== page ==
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Gender Pairings and Accountability Effect

  • Jordi Brandts

    ()

  • Orsola Garofalo

    ()

We conduct an experiment to investigate how the gender composition of an audience interacts with the gender of a player thereby shaping her/his degree of responsibility in decision-making. Together with measures of accountability based on decision theory, we employ two physiological measures, the blood pressure and heart rate, that allow us to disentangle the separate effects of stress and accountability in decisionmaking. Our results show that men are more sensitive to changes in the gender composition of the audience; specifically, men lower their accountability when paired with women. By contrast, women display a level of accountability that does not change with gender pairing.

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Paper provided by University of Siena in its series Labsi Experimental Economics Laboratory University of Siena with number 034.

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Date of creation: Nov 2010
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Handle: RePEc:usi:labsit:034
Contact details of provider: Postal: Piazza San Francesco 7, 53100 Siena
Web page: http://www.depfid.unisi.it/

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  13. Matthias Sutter & Ronald Bosman & Martin Kocher & Frans van Winden, 2008. "Gender pairing and bargaining ? Beware the same sex!," Working Papers 2008-27, Faculty of Economics and Statistics, University of Innsbruck.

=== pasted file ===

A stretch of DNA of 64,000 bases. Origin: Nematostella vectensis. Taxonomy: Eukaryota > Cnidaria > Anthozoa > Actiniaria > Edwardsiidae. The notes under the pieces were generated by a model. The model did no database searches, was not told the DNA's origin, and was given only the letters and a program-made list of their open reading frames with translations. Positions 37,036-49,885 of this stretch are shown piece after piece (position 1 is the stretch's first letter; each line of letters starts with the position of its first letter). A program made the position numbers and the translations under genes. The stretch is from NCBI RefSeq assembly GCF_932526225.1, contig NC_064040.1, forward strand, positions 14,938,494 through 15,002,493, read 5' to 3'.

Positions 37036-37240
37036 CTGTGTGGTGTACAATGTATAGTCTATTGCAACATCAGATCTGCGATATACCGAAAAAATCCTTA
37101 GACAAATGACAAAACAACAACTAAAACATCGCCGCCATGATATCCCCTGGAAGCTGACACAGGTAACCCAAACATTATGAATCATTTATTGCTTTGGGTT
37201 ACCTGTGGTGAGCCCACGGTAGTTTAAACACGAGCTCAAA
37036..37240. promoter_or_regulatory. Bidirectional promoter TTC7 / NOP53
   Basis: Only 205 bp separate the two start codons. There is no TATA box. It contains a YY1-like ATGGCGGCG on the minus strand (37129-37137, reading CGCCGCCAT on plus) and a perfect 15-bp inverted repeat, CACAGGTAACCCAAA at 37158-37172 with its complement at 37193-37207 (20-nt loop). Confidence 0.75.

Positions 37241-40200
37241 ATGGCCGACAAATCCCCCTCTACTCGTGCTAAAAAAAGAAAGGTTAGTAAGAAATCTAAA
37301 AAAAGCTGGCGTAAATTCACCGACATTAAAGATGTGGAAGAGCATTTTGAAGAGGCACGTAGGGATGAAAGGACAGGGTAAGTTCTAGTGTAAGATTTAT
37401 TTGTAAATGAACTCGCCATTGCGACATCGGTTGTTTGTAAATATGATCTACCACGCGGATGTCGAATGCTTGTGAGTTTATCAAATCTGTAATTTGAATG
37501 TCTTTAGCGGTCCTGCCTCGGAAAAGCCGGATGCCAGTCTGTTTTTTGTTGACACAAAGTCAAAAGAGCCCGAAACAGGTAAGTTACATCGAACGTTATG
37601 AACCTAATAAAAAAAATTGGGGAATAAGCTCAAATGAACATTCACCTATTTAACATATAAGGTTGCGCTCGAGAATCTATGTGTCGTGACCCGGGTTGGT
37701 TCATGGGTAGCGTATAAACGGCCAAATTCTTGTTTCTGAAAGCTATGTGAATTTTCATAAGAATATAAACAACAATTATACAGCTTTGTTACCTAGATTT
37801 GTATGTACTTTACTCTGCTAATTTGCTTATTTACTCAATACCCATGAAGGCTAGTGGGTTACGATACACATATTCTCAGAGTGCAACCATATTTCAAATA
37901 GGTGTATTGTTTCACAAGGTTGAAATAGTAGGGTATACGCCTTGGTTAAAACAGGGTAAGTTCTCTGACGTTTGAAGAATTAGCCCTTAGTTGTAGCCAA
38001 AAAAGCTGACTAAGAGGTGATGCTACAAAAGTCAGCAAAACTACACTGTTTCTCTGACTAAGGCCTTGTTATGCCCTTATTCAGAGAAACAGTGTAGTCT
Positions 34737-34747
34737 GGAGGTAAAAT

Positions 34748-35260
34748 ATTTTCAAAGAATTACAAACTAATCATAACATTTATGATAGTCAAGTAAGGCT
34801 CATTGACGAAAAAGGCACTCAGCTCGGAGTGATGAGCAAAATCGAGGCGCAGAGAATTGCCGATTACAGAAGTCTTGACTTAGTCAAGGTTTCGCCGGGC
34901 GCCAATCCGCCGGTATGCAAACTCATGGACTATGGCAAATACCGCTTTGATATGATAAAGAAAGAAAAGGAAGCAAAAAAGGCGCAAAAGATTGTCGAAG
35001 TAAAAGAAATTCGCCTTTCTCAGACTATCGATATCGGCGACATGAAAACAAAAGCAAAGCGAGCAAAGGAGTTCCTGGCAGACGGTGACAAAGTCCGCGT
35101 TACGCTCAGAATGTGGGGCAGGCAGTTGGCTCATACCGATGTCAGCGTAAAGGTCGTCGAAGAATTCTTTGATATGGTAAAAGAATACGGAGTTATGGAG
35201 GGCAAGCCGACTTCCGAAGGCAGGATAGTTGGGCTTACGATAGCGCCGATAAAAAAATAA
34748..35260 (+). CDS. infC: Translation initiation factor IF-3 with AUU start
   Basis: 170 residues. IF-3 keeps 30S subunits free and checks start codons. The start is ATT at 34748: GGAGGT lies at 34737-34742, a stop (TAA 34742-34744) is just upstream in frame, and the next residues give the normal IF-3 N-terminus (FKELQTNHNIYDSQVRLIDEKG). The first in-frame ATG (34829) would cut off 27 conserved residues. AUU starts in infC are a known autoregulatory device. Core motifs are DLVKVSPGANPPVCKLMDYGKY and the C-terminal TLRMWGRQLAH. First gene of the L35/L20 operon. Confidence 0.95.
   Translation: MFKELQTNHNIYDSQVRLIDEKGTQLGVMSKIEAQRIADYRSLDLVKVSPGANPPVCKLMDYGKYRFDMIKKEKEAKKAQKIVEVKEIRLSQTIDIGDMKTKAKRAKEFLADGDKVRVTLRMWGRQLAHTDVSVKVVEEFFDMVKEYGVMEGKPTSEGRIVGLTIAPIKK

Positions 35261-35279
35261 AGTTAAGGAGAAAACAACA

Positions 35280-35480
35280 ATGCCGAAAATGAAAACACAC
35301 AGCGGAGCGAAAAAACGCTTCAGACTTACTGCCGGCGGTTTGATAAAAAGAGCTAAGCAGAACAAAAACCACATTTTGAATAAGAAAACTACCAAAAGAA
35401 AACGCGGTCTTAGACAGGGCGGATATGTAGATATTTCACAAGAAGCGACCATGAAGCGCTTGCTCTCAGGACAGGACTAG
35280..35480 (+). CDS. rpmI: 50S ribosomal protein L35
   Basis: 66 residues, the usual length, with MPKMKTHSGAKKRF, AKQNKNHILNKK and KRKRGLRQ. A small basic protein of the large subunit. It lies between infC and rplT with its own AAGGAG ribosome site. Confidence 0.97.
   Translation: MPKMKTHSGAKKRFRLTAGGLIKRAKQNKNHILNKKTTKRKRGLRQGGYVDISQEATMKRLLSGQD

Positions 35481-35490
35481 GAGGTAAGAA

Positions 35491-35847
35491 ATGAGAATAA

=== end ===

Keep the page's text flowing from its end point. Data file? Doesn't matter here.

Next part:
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  15. Dwyer, Peggy D. & Gilkeson, James H. & List, John A., 2002. "Gender differences in revealed risk taking: evidence from mutual fund investors," Economics Letters, Elsevier, vol. 76(2), pages 151-158, July.
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  17. Rachel Croson & Uri Gneezy, 2009. "Gender Differences in Preferences," Journal of Economic Literature, American Economic Association, vol. 47(2), pages 448-74, June.
  18. Uri Gneezy & Muriel Niederle & Aldo Rustichini, 2003. "Performance In Competitive Environments: Gender Differences," The Quarterly Journal of Economics, MIT Press, vol. 118(3), pages 1049-1074, August.
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